Some Democrats think Obama's proposed AUMF is too broad. Sen. Barbara Boxer (D-California) wrote in the Huffington Post that the language prohibiting "enduring offensive ground combat operations" is "vague, overly broad and confusing."
Many Republicans think Obama's proposal constrains his ability to use U.S. ground troops against ISIS. Ironically, the GOP, which consistently seeks to reign in Obama's authority, wants to grant the president more power to use military force.
It is likely that Congress will ultimately agree on a reworded AUMF to give Obama congressional cover to pursue his wars.
Violation of UN Charter
But even if Congress were to authorize Obama's wars in Iraq and Syria, those wars would still violate the UN Charter. The charter requires all states to settle their disputes peacefully, and to refrain from the use of armed force except when acting in self-defense or with the blessing of the Security Council.
The Syrian government has not consented to Obama's bombing in Syria. And although the Iraqi government has blessed Obama's bombing campaign, Iraqi Prime Minister Haider al-Abadi "is a puppet government that Obama installed and therefore has no authority under international law to consent to U.S. military operations in Iraq," according to law professor Francis Boyle. "It is like in Vietnam when we had our puppets there asking us to conduct military operations there."
Indeed, ISIS is a direct outgrowth of the U.S. invasion and installation of former Prime Minister Nuri al-Maliki, a Shiite Muslim who viciously killed, disappeared and tortured Sunni Muslims after most U.S. troops pulled out. Many Sunnis in Iraq see ISIS as preferable to U.S. bombs.
Pursue Diplomacy, Not Permanent War
Obama's drone strikes have killed large numbers of civilians; only 2 percent of those killed have been high-level al Qaeda or Taliban leaders. They have also created increased resentment against the United States. When people see their loved ones felled by U.S. bombs, they are more susceptible to recruitment by extremist groups that seek to do us harm.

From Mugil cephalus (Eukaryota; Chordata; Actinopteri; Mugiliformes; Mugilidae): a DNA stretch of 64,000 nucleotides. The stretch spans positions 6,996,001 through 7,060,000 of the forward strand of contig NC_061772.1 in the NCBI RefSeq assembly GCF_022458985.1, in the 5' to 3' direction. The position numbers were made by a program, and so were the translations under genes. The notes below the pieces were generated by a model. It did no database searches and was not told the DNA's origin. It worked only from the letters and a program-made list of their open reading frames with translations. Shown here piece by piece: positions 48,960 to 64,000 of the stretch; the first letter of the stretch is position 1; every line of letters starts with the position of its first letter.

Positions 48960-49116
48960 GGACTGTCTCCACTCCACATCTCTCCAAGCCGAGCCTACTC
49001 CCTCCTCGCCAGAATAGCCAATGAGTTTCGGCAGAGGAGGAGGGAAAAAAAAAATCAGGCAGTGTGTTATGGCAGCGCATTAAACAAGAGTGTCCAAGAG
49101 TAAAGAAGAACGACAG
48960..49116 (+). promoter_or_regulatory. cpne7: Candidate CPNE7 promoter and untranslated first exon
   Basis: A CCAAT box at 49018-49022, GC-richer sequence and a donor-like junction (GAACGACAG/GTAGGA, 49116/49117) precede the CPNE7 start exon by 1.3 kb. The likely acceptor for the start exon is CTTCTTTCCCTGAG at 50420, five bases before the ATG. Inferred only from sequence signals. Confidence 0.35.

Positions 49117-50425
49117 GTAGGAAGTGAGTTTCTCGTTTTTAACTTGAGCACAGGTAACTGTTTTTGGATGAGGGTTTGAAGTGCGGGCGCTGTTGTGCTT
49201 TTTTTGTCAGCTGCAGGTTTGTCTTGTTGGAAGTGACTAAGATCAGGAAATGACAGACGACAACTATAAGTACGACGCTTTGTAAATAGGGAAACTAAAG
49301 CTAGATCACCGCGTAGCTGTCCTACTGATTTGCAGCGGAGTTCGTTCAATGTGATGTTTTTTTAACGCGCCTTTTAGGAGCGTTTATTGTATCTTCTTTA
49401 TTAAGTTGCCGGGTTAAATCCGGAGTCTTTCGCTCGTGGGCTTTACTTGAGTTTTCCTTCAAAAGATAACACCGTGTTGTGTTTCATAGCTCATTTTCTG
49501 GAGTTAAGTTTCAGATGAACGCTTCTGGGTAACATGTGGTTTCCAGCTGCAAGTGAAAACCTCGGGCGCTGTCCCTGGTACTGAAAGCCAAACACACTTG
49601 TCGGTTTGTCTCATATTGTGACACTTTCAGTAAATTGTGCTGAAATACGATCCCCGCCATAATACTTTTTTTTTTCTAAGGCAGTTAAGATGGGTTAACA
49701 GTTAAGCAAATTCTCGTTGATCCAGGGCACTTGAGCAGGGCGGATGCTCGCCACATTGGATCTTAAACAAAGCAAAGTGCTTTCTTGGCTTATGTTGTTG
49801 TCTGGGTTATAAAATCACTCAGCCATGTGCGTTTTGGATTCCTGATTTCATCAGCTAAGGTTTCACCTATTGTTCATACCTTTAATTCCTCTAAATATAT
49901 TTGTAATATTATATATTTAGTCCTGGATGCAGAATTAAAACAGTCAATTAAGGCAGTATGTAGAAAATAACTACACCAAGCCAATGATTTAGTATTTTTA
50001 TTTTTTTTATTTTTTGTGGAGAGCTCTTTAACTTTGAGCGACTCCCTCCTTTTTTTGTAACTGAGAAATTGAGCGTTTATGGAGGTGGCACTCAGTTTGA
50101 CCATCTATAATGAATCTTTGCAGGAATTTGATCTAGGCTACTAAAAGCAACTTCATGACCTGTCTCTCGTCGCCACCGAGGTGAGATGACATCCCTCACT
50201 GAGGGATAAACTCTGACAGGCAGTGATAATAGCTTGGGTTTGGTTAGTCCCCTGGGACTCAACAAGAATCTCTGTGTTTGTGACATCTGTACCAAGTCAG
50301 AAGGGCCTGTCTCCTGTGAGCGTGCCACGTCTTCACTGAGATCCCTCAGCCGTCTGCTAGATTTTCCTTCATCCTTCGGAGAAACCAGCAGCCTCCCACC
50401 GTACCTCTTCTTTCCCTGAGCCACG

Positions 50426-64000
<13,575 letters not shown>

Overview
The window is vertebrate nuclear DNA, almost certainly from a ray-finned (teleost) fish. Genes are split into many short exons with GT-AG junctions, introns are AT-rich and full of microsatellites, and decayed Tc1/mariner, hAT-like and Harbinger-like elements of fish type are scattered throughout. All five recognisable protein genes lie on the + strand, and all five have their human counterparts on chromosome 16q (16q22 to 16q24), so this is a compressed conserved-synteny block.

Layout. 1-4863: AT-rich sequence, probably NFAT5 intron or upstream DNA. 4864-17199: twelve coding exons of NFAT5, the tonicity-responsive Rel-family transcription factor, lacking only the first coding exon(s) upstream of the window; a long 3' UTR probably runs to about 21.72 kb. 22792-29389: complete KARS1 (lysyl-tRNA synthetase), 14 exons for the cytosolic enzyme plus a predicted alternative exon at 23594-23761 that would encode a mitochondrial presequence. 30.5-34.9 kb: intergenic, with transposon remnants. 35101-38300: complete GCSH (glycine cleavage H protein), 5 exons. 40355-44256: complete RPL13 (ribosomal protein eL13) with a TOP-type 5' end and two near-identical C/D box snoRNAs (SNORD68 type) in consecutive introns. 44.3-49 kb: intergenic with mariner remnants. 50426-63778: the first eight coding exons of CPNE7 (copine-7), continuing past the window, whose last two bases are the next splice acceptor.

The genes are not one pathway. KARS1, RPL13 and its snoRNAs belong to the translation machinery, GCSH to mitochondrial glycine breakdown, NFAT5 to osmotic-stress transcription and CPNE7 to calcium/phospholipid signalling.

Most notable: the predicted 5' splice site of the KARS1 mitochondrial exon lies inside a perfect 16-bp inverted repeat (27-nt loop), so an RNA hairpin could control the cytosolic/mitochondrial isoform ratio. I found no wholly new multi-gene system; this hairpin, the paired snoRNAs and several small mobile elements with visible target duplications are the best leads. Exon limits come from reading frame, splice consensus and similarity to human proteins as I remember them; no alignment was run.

Likewise, "[b]ombing different groups who live in the same area as ISIS has helped unite ISIS with more moderate groups, more reasonable groups, who could have been persuaded to rejoin the political process," according to Raed Jarrar of the American Friends Service Committee. Sarah Lazare reports that in December 2014, a U.S. coalition bomb hit a jail operated by ISIS in al-Bab, Syria, killing at least 50 civilians.
We need to stop using military force as a solution to everything -- indeed, it is a solution to nothing. We must focus on diplomacy, including, as Phyllis Bennis advocates, pressuring our allies such as Turkey, Saudi Arabia, Qatar and the UAE to stop allowing ISIS to cross their borders and stop financing and arming all groups who claim to oppose President Bashar al-Assad in Syria.
There are groups pursuing nonviolent solutions in Syria, Damascus-born author and poet Mohja Kahf notes. We should support the Organization of Women's Freedom and the Federation of Workers Council and Trade Unions in Iraq.
We must also push for the repeal of the 2001 AUMF and prevent the passage of a new AUMF.
We cannot rely on Congress or the president to reverse the course of rampant U.S. militarism. It is up to us to make our voices heard. Mass opposition in the United States to Obama's proposed airstrikes on the Assad regime in 2013 was instrumental in preventing those strikes. Congress and the White House do respond to popular pressure. We must call, write, email and demonstrate, write letters to the editor and op-eds, and voice our disapproval of Obama's perpetual war.
Marjorie Cohn is a professor at Thomas Jefferson School of Law, a former president of the National Lawyers Guild, and deputy secretary general of the International Association of Democratic Lawyers. Her most recent book is "Drones and Targeted Killing: Legal, Moral, and Geopolitical Issues."
Copyright, Truthout. Reprinted with permission.